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That $6.60 plate of “economic rice” – why Sengkang leads in price

"When nothing goes right, go left."
That $6.60 plate of “economic rice” – why Sengkang leads in price Posted on May 14, 2019Leave a comment
"When nothing goes right, go left."

A post on what appears to be an overpriced plate of “economic rice” went viral online last week. The story, which first appeared on social media platform Facebook (see below), was then picked up by the mainstream media, particularly the Chinese press.

In the post, the cost of the plate of rice, which consisted of 2 meat and 1 vegetable dishes – a staple selection among Singaporeans – was $6.60, which was (almost) double the normal or average price of such an offering elsewhere in Singapore.

[To be accurate, the dishes were a serving each of sweet-and-sour pork, a piece of otah, and a serving of long beans vegetable.]

Adding to the controversy was where the food court involved, Koufu, was located – in the premises of the Sengkang General Hospital, a public facility in the heartlands. Shouldn’t staple food in the heartlands be affordable? $6.60 for a plate of “economic rice” certainly would not be considered so by anyone.

The post attracted wide reaction and numerous comments, with many expressing dismay at the price.

When approached by the Chinese press, a spokesperson for Koufu admitted that it was indeed expensive, but explained that this was due to the cost of rental. He added that the company would look into whether the food prices in its food courts needed to be reviewed.

Lianhe Zaobao

It is not surprising that the story struck a chord with many Singaporeans. After all, one in four of us (24%) eat out daily, and more than half (55%) of us have our meals out-of-home weekly, according to a 2018 Nielsen survey.

Also, food costs is a substantial item on the household expenditure of many, especially for the lower-income.

A Institute of Policy Studies (IPS) report in 2018 found that “a majority of households have a larger proportion (from 12% to 14%) of household expenditure on eating out as compared to households with higher income (11.8% of household expenditure on eating out).”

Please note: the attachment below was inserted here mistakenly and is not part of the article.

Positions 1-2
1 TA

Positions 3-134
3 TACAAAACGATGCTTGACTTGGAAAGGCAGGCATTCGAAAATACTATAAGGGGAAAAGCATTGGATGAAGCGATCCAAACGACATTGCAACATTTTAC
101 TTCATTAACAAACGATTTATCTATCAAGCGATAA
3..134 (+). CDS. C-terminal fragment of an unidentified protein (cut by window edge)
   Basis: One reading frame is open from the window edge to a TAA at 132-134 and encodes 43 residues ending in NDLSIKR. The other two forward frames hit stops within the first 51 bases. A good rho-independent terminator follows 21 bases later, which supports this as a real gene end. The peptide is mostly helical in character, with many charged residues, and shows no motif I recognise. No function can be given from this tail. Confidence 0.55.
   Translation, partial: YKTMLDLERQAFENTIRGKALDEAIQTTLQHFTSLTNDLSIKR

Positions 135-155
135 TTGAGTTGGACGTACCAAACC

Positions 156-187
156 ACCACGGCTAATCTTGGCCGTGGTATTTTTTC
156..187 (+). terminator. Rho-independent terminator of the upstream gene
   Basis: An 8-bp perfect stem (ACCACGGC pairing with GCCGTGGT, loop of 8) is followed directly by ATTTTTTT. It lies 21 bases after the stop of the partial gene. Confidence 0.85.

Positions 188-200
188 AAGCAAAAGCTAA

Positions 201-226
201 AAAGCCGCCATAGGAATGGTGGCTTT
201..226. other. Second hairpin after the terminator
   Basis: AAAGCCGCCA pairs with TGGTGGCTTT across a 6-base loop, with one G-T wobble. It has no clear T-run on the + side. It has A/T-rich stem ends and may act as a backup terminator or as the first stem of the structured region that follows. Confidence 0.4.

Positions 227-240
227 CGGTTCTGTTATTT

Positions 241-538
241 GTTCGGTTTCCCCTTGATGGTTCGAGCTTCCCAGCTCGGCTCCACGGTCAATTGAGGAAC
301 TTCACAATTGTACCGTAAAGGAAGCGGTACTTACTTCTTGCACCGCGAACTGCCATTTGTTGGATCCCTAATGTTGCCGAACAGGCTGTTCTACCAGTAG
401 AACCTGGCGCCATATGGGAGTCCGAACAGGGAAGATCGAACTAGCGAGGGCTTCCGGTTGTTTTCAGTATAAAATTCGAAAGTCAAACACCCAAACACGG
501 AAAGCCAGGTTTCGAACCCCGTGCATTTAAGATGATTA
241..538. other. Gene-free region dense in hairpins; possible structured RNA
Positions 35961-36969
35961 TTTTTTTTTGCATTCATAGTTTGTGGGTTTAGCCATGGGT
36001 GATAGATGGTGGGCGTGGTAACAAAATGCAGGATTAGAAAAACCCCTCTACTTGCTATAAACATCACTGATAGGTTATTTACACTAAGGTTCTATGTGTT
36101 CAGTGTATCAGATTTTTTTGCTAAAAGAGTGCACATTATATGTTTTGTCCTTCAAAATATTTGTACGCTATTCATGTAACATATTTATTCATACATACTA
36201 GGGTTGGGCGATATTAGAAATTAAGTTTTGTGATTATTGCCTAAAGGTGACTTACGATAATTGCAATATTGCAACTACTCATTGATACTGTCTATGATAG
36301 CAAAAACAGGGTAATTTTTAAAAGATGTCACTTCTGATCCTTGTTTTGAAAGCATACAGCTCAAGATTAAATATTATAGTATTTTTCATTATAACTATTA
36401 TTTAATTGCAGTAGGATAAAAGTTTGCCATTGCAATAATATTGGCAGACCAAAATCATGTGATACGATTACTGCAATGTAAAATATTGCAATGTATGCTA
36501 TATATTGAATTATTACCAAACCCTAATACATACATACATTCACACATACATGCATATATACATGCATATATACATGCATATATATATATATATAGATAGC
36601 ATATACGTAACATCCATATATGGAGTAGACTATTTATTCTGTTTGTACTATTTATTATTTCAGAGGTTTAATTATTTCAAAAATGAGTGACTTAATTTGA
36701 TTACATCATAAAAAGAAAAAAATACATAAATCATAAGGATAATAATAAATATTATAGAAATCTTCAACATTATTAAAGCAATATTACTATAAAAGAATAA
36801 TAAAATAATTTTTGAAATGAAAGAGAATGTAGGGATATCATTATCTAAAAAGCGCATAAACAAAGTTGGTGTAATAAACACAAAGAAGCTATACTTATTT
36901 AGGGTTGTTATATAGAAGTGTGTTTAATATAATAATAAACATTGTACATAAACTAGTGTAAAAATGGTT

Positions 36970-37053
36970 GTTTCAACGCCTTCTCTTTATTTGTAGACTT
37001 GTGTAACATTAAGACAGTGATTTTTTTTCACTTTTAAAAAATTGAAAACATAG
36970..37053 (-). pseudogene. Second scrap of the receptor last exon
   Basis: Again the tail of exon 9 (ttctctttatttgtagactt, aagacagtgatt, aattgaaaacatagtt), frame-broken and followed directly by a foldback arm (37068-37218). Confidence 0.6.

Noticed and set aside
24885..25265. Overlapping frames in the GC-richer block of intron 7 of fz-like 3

“This implies that lower income households spend a larger proportion of their disposable income on food and [are] thus more affected by the cost of eating out,” the IPS study said.


The study also found that Sengkang led the list for the most expensive basket of food used in the Makan Index, an indicator of the cost of eating out in Singapore. The index focuses on only 3 types of eating places: coffee shops, hawker centres and food courts.

The Index was then compared across different planning areas and its correlation with socioeconomic characteristics of the planning areas was analysed.

The study found:

“[The] cost of eating out differs across planning areas.

“Specifically, Sengkang, Tampines, and Sembawang are among the top three planning areas with high Makan Index score and Ang Mo Kio, Queenstown and Bukit Timah are among the planning areas with low Makan Index score.

“The price difference between the planning areas with highest (Sengkang) and the lowest (Ang Mo Kio) Makan Index score is about 22.9%.

“Mature planning areas tend to have a relatively cheaper basket of food items as compared to a younger planning area. In general, the price difference between mature and younger planning area is about 7.7%.”

For example, economic rice in mature areas is $2.97, while in non-mature areas it is $3.19. That’s a difference of 7.41%.

Kopi O in mature areas is $0.88, while in non-mature areas it is $1.01 – a difference of 14.8%.

Lianhe Wanbao

Another interesting point which the IPS study found was how lower prices correlated with the socio-economic characteristics of the areas.

For example, “the Makan Index is negatively and significantly correlated with certain socioeconomic characteristics in the planning areas.”

“Specifically, lower food prices are correlated with planning areas with higher income diversity, a higher percentage of residents aged 65 and above, and a higher percentage of households staying in rental flats.”

At the end of the day, with Singapore being one of the most expensive countries in the world to live in, it is important that staple food is kept affordable, especially at outlets where the masses have their meals.

And happily, by and large, so-called hawker food is still relatively affordable in most areas.

But if the IPS study is anything to go by, you might want to visit the older housing estates, if you are looking for cheaper food!

As for Sengkang, well, it leads the list for prices of economic rice. And with Koufu keeping prices up, it may continue to lead the pack for the time being.

All eyes now on whether Koufu will reduce prices at its Sengkang General Hospital outlet.

"When nothing goes right, go left."

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